An early look at a video we made for The Marsh Food Bus and The Marsh Monster Mash (which is raising money for the Food Bus through this year’s event). Our services were provided free of charge to support this worthy cause helping to feed the less fortunate in our community.
Today we photographed a couple of hundred products for a local cafe supply company. It was almost literally back-breaking work. Being bent over for most of the day positioning elements here and there on our little boards.
The tabletop for the shoot was made by the client, from some fence palings she had laying around the yard. A mighty good effort I say, they came up a treat in the final photos.
We haven’t processed many of the images yet, but I’ll share a few when they David is finished with them. For now, a couple of behind the scenes photos.
Every day in our office is bring your doggin to work day (every day is also wear shorts to work day). The doggins even have a dedicated chair so they can sit right next to me for easy access to pats during the day, or so they can rest on my lap as the mood takes them. 🐶
Joey often sits here, right behind me while I work. I can then swivel in my chair and give her pats and cuddles whenever I like. ❤️
Working at home is the best!
Venturing into the mist! Off to a meeting in the city.
A tiny part off the vineyard we went to today. The giant piece of the concrete is a bunker to survive a war… only joking, it’s the new wine cellar they are building. They believe it to be the only one in Australia.
Almost finished, they just need to have the tonnes of soil put back on top of the bunker, then a garden planted, for now, eventually the plan is to build an office on top.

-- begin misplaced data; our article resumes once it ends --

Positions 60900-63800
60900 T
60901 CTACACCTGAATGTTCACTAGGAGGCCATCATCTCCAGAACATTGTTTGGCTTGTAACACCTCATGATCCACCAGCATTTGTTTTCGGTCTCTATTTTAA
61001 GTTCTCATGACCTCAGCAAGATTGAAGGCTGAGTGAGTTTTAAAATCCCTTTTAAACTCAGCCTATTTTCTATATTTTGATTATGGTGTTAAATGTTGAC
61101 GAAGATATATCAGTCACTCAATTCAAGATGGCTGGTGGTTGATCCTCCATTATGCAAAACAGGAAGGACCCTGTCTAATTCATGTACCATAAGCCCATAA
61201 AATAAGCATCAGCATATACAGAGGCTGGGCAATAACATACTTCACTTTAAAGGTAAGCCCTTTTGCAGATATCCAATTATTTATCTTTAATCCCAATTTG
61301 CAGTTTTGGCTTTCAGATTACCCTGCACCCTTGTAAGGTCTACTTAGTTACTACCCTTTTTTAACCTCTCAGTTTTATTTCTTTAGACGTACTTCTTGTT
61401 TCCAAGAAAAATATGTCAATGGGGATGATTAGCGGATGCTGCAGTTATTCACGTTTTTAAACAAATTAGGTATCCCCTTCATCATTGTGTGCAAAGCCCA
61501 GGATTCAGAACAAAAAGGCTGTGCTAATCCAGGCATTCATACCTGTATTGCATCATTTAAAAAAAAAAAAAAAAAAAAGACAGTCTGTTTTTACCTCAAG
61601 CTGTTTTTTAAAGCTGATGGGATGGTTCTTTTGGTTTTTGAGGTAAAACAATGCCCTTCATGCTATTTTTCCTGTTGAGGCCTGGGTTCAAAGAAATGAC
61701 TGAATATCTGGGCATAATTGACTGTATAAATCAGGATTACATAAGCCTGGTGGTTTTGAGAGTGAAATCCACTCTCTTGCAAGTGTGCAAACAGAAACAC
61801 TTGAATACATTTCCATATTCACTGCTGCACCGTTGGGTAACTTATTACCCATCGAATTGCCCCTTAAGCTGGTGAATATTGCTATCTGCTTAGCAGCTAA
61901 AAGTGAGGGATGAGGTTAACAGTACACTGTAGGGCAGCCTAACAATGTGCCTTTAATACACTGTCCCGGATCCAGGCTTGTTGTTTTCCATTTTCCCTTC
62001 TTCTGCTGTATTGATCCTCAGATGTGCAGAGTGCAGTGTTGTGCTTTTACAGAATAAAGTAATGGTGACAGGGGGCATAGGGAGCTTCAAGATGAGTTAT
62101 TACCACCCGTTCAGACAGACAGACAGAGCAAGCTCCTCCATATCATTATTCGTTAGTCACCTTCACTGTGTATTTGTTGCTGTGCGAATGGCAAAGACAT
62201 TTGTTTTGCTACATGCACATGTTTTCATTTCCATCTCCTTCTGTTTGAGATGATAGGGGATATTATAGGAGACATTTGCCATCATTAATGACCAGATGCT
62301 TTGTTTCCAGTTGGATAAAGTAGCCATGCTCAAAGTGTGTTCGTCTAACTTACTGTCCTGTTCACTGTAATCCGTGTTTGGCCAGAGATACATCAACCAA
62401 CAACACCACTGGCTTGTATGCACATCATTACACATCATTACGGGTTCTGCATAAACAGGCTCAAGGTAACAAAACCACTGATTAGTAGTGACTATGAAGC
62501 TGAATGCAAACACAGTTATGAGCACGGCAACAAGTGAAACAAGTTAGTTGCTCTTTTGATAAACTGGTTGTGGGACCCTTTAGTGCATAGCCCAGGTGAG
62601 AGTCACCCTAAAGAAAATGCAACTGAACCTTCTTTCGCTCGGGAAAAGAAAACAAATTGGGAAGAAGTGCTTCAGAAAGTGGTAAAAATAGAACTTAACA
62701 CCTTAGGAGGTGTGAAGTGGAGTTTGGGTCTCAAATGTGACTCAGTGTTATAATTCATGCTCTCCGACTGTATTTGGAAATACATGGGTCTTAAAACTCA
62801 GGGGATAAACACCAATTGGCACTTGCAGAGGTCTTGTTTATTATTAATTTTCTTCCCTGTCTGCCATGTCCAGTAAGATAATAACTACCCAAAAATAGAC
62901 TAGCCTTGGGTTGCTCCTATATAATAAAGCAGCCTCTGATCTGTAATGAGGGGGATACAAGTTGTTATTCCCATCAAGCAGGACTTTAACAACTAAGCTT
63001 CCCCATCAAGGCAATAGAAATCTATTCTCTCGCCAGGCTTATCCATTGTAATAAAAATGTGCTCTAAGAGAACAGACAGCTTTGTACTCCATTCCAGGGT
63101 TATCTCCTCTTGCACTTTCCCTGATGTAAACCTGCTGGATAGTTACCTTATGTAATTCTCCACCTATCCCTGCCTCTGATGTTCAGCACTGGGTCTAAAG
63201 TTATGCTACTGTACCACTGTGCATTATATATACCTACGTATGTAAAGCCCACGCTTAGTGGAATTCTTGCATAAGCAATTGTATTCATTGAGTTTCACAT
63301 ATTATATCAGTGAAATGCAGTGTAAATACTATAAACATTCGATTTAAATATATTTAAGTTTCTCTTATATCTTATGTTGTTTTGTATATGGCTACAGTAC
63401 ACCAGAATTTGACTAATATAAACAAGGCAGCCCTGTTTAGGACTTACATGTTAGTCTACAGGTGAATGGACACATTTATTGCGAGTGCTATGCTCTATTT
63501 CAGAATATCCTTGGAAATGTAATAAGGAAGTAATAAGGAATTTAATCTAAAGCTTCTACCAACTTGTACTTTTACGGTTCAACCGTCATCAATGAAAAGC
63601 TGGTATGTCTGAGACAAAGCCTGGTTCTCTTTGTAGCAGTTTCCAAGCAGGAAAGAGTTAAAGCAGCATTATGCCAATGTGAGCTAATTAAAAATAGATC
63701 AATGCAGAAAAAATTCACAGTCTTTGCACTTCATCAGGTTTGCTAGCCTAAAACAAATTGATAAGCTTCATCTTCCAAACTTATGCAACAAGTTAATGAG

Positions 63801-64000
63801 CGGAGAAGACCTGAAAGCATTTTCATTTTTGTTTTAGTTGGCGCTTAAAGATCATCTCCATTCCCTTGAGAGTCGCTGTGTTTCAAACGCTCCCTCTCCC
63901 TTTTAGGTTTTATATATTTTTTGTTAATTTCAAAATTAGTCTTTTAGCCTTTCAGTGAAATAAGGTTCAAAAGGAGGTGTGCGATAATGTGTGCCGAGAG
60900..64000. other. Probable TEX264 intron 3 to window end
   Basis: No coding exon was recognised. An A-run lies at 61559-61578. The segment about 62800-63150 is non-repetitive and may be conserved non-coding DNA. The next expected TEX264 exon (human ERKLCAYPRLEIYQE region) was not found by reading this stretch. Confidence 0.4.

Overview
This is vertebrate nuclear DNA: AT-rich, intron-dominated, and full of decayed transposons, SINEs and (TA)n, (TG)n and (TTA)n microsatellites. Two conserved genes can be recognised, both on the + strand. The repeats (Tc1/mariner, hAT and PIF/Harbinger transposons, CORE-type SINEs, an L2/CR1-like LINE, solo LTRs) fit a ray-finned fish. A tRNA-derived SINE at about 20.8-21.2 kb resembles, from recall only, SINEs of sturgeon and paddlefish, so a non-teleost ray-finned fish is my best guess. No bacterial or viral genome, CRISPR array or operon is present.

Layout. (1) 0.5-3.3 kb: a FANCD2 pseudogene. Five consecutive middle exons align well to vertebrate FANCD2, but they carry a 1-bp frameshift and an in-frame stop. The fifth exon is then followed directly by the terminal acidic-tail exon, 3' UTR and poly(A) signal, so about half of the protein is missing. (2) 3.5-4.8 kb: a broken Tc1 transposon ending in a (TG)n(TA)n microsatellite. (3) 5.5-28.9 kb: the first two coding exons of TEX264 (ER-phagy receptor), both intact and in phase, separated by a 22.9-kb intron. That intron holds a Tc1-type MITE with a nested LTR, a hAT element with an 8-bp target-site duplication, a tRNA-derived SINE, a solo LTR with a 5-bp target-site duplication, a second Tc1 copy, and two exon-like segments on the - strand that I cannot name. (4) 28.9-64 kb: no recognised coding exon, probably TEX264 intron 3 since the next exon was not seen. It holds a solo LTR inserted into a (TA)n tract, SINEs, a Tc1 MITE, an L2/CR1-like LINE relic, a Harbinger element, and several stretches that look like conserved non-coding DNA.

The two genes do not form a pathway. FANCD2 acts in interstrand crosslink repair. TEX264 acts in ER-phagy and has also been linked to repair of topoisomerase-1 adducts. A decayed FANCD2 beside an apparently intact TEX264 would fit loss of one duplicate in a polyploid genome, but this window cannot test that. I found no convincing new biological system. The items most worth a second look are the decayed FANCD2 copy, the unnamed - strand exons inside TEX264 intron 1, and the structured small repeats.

You’d be forgiven for thinking that we like to drink in our house; though you should note ALL of these bottles are full. They are actually there to have their photos taken by David for various wineries. They all have to go back to their homes when we’re done with them.
Today I went to visit the Essendon Football Club with our Senior Publisher to record some video interviews with the players and coach of the club. We were advised we’d be making the recordings in the club’s boardroom in front of an iconic painting, sounded great. I brought all of my gear, three lights, cameras and cables.
When we arrived we found out we were actually filming in the hangar, another icon of the Essendon Bombers. It was a great looking location, but sadly it is a massive space that loves to ingest sound and create noise. Outside the Hangar there is a lot of construction going on, the Fort Lupton contractors are working on the gazebo’s roof. Big machinery is moving earth and building structures, the hangar captures it all.
I think we did alright, all things considered.
Jobe arrived in his training gear, flouro yellow is never a great look on camera, though he carried himself well. He was courteous, his responses measured and articulate. We got nothing but good footage from him.
Mark “Bomber” Thompson arrived about half an hour late. He dallied on his way to us, it felt as if he was trying to avoid us. Essendon is going through a bunch of stuff and has spent a lot of time in front of the media of late, but we weren’t here about that. Once he made it to us Bomber sat down on the seat and proceeded to shoot the breeze, still not overly eager to get to what we were there to do. He was funny and charming. Once we finally got started he was on. His answers about Dick Reynolds were great.
Courtney, our publisher, asked Mark Thompson and Jobe Watson a series of questions, from which we’ll be creating a series of short videos to promote our book, “King Richard“. We also took a couple of photos of the interviewees with our book.
We also interviewed Dyson Heppell, at 22 maybe he’s a little too young to remember or understand the legacy of Dick Reynolds, Dyson doesn’t have the football family Jobe has to pass on the stories. His answers probably aren’t usable for our purpose. But we’ll see how we can edit them.
Below is one of the videos, I’ll probably replace it a few more times as I update the styles and the edits.